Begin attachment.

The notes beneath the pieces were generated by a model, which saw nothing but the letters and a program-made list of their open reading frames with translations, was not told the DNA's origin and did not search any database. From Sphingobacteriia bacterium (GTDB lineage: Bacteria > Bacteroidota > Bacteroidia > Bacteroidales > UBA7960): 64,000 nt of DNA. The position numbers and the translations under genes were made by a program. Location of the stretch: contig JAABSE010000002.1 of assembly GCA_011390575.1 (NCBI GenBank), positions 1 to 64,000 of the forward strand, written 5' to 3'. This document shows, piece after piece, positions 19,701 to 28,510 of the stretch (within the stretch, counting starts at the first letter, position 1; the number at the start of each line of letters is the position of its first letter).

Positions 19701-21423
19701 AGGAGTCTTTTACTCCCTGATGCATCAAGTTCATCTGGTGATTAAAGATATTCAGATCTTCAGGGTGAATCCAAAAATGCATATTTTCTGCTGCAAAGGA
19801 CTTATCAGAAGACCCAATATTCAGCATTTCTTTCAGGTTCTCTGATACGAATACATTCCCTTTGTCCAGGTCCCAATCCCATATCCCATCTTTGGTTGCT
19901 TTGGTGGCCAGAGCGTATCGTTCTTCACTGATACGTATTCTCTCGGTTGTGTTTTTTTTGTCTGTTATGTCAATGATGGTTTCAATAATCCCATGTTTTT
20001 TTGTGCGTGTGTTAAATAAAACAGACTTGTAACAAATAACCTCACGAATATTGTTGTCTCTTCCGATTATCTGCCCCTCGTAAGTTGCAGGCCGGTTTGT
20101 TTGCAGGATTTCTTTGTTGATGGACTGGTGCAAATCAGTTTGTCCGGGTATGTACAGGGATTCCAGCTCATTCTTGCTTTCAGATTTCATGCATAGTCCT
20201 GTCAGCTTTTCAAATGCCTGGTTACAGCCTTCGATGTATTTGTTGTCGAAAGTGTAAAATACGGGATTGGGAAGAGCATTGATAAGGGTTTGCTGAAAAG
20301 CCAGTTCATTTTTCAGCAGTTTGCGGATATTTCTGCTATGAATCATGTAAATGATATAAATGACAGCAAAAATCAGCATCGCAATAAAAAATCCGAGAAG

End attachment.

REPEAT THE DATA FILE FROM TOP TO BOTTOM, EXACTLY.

The notes beneath the pieces were generated by a model, which saw nothing but the letters and a program-made list of their open reading frames with translations, was not told the DNA's origin and did not search any database. From Sphingobacteriia bacterium (GTDB lineage: Bacteria > Bacteroidota > Bacteroidia > Bacteroidales > UBA7960): 64,000 nt of DNA. The position numbers and the translations under genes were made by a program. Location of the stretch: contig JAABSE010000002.1 of assembly GCA_011390575.1 (NCBI GenBank), positions 1 to 64,000 of the forward strand, written 5' to 3'. This document shows, piece after piece, positions 19,701 to 28,510 of the stretch (within the stretch, counting starts at the first letter, position 1; the number at the start of each line of letters is the position of its first letter).

Positions 19701-21423
19701 AGGAGTCTTTTACTCCCTGATGCATCAAGTTCATCTGGTGATTAAAGATATTCAGATCTTCAGGGTGAATCCAAAAATGCATATTTTCTGCTGCAAAGGA
19801 CTTATCAGAAGACCCAATATTCAGCATTTCTTTCAGGTTCTCTGATACGAATACATTCCCTTTGTCCAGGTCCCAATCCCATATCCCATCTTTGGTTGCT
19901 TTGGTGGCCAGAGCGTATCGTTCTTCACTGATACGTATTCTCTCGGTTGTGTTTTTTTTGTCTGTTATGTCAATGATGGTTTCAATAATCCCATGTTTTT
20001 TTGTGCGTGTGTTAAATAAAACAGACTTGTAACAAATAACCTCACGAATATTGTTGTCTCTTCCGATTATCTGCCCCTCGTAAGTTGCAGGCCGGTTTGT
20101 TTGCAGGATTTCTTTGTTGATGGACTGGTGCAAATCAGTTTGTCCGGGTATGTACAGGGATTCCAGCTCATTCTTGCTTTCAGATTTCATGCATAGTCCT
20201 GTCAGCTTTTCAAATGCCTGGTTACAGCCTTCGATGTATTTGTTGTCGAAAGTGTAAAATACGGGATTGGGAAGAGCATTGATAAGGGTTTGCTGAAAAG
20301 CCAGTTCATTTTTCAGCAGTTTGCGGATATTTCTGCTATGAATCATGTAAATGATATAAATGACAGCAAAAATCAGCATCGCAATAAAAAATCCGAGAAG